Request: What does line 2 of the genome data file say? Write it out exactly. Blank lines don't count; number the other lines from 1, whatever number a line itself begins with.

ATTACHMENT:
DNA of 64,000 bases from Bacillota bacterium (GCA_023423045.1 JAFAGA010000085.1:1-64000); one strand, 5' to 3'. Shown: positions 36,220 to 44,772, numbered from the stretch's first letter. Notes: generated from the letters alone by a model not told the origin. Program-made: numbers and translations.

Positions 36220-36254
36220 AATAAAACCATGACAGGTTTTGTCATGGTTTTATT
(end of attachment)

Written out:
Positions 36220-36254